Share

Interseeding Triticale and Alfalfa

Posted: January 21, 2008

Paul H. Craig,
Extension Agent - Forage Crop Production,
Dauphin County, Pa
October 25, 2002

In 2001 I had an opportunity to visit the University of Maryland’s Clarksville Facility.
One of the most interesting trials I observed was looking at an interseeding of triticale into an
existing alfalfa stand following the last fall harvest to increase first cutting yields. This work
began in the fall of 1996 and has shown some very impressive results. With extremely short
forage production in 2002, this practice may be very handy next spring following a winter/spring
of feeding stored feeds. In the fall of 2001 I convinced a Dauphin County dairyman, Tom
Williams, to try overseeding some of his stands of alfalfa and he was very pleased with the
results this spring.

The initial response from producers about overseeding triticale is that older, thinner
stands would be best suited for the practice. Work at Maryland has shown, however, that there is
an advantage to this practice on even younger stands of alfalfa, 1 to 3 years, without any
detrimental effects to the alfalfa. Here’s how it works, based on Maryland research.
Following last harvest, triticale is sown at 50 to 60 pounds per acre into newer stands of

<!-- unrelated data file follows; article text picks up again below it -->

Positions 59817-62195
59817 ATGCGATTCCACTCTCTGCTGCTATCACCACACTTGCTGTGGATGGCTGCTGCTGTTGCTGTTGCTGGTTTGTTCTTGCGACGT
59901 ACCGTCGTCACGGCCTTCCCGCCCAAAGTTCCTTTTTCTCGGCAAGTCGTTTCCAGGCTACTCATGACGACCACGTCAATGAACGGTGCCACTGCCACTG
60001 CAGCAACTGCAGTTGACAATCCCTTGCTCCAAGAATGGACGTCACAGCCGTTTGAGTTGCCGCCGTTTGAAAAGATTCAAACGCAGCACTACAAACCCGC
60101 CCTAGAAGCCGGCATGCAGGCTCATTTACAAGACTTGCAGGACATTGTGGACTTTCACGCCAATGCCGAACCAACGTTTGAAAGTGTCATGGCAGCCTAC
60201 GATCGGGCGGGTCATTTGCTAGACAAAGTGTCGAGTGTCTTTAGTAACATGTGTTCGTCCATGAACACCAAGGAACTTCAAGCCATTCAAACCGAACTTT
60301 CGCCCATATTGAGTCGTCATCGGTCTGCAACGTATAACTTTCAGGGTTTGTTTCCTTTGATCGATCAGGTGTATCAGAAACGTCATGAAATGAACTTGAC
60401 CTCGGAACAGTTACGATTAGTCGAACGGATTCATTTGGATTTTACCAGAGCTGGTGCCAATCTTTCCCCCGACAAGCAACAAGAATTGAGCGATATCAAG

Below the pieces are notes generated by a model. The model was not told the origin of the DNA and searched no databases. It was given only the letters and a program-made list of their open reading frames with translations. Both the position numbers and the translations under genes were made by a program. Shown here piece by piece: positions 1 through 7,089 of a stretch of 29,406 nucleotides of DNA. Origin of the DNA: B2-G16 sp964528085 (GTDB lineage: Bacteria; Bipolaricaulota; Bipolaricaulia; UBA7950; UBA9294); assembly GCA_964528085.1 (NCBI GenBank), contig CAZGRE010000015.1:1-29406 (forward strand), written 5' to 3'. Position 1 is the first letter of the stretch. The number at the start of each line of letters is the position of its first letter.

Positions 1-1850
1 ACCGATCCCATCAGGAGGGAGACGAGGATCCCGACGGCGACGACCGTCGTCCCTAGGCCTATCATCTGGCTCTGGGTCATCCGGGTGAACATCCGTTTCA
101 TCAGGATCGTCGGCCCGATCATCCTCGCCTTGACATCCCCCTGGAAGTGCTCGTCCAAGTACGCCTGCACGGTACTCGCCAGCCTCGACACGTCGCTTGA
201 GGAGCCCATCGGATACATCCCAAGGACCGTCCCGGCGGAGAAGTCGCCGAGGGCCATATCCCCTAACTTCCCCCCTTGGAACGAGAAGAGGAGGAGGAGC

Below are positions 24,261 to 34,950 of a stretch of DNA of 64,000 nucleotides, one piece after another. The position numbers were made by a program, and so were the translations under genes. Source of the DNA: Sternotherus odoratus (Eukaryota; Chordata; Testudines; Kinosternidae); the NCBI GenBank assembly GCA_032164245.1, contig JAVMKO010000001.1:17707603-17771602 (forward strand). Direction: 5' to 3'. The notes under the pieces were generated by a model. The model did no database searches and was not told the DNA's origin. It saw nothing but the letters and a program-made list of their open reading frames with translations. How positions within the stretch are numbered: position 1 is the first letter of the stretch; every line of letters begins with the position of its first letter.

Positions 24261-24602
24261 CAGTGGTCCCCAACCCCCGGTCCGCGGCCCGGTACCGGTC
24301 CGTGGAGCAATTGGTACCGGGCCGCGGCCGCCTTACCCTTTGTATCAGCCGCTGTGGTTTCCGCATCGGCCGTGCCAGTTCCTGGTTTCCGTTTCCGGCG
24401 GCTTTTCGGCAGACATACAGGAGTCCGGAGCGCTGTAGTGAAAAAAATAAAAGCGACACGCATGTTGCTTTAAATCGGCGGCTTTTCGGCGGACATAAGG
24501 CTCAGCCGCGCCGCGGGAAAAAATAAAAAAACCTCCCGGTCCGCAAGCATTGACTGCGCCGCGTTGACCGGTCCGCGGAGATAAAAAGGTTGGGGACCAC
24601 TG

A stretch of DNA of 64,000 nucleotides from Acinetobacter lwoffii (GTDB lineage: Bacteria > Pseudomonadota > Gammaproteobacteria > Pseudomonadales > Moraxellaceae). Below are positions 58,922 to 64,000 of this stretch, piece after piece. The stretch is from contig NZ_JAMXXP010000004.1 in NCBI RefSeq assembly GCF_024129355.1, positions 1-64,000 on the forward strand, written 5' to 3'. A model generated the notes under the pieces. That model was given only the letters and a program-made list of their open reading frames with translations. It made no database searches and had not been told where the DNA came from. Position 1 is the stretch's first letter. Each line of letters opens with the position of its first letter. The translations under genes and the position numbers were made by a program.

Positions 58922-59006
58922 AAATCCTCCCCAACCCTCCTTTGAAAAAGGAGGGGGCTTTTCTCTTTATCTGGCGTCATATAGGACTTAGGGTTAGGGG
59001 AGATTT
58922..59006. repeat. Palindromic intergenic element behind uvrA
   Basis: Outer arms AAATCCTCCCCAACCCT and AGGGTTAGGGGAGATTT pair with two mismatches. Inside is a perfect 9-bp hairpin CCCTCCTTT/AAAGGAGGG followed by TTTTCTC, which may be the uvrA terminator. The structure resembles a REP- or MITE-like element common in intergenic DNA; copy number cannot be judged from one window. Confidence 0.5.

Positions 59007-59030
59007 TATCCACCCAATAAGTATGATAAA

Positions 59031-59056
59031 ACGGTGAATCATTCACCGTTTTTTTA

alfalfa (1 to 3 years old) and 80 pounds/acre into older, thinner stands. Then in the spring,
additional nitrogen is top dressed to get optimum production of the triticale. On newer stands,
highest production has resulted from the addition of 50 pounds of Nitrogen. On older alfalfa
stands, with higher triticale seeding rates, optimum yields were achieved with the addition of 120
pounds of nitrogen. In one trial, yields of first cut alfalfa, without triticale but with 80 pounds of
nitrogen was 1.93 tons/acre, with triticale and 80 pounds of nitrogen yields were 2.79 tons/acre
of forage and 80 pounds of triticale and 120 pounds of nitrogen yielded 3.22 tons/acre. Forage
analysis of the triticale/alfalfa silage cut at the late boot stage, in the 2000 crop was 24.1% CP.
33.1%ADF, 42.9%NDF.

Maryland faculty feel the addition of nitrogen is the secret to success of the alfalfa stand
persistence. They believe that although alfalfa can “fix” nitrogen, there does not appear to be
sufficient nitrogen for the companion crop. Other benefits include an improvement in the first cut
harvest efficiency and cleanliness without any lodging. The triticale supports the alfalfa and
keeps it standing. This upright position results in less leaf shading and leaf loss. The upright
position also results in better air circulation within the stand that keeps the lower part of the plant
and the soil surface drier. The triticale also offers good winter annual weed competition in older
stands.

Why triticale and not rye? Triticale is 2 to 3 weeks later in reaching maturity than rye and
does not reach fully headed as quickly as rye, thus providing a wider harvest window more
closely related to the optimum time to make first cutting of alfalfa. Triticale is taller than wheat
or barley and thus has a higher yield potential. And the optimum harvest stage for wheat and
barley is later than the desired time for alfalfa.